#LockdownDiary – One of many – Day 60
The idea of a collection of daily words describing how you felt for 30 days of social distancing and isolation feels really meaningful to me and something that I think I’d really appreciate having in 10 years. Think outside the box of what you might typically write!— NaNoWriMo (@NaNoWriMo) March 31, 2020
‘Do you want to play Scrabble outside?’
My partner looks at the breeze shuffling the tree leaves. ‘It really isn’t bad,’ I comment.
She returns to the living room to fetch the scrabble board while I disappear into the kitchen. I prepare a mocktail for me with some mint, lime, and ginger, topped with water and ice, and pour a glass of white wine for my partner.
‘Olives,’ she asks. I nod and return to the fridge.
The board ready, we begin to play. I watch pigeons kiss on a rooftop not far from ours as my partner moves her tiles about in search of a word.
My turn comes. I have too many vowels and struggle to place a word on the board. By the time I raise my head from the table, the pigeons are gone. Three magpies stand where the pigeons were only a couple of minutes earlier.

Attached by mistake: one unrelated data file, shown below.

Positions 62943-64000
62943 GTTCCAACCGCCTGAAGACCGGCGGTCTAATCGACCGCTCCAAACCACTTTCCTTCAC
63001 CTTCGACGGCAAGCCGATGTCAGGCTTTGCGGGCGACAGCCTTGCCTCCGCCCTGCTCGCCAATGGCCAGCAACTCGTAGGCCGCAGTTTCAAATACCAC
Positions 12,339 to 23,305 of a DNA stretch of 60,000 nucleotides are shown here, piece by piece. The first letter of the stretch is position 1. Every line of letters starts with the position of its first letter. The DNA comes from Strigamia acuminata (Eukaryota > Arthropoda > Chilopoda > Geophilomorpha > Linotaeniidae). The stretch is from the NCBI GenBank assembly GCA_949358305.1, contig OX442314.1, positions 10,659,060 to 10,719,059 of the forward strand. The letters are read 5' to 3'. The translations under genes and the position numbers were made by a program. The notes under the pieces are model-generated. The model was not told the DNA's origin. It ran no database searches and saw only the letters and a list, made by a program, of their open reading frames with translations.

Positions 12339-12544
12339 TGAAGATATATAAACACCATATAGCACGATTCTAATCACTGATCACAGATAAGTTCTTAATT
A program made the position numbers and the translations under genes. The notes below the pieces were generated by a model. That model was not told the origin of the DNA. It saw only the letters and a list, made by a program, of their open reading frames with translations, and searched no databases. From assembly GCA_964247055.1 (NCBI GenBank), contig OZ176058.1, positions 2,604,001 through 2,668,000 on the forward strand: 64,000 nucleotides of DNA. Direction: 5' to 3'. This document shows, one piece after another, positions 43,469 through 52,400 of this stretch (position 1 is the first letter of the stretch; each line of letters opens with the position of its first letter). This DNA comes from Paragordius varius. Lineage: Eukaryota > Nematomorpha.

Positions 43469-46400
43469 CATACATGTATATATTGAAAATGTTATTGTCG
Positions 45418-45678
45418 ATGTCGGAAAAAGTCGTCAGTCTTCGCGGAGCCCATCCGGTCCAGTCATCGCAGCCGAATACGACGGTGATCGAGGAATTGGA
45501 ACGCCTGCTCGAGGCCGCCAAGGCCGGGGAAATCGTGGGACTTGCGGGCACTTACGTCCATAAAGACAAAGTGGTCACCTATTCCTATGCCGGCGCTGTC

‘Hello magpies,’ I say. They ignore me.
We play on. A couple or blackbirds perched on our fence scream at us. ‘I’m sorry,’ I say. ‘The tent will go soon. I promise.’ They beat their wings angrily and fly away. I check my phone. It is nearly 8 o’clock, right on time for the blackbirds usual dinner time in our garden. I had not thought of them when I had erected my tent a couple of hours earlier in the middle of their feeding ground. I had only thought of me, restless and caged, beautiful days passing me by after a long winter waiting for those exact days.
We put on a jumper and eat dinner outside, finishing with a plum tart glazed with apricot jam. We eat more than we intend.
The sky darkening, we retreat inside. We wash the dishes and clean the kitchen before settling into the living room. My partner reads while I colour a flower in one of my colouring book, my mind prohibited from thinking.
Eventually, in the quiet of the house, we make our way upstairs. We brush our teeth and part ways. My partner goes to our bed and I find shelter in my tent. I leave the outer zip open. The neighbours light is still on. I watch the orange glow seeping through their window and listen to cars passing by. If I pretend hard enough, I can almost convince myself they are waves dancing on the beach and not motors releasing toxic gas less than half a mile from me.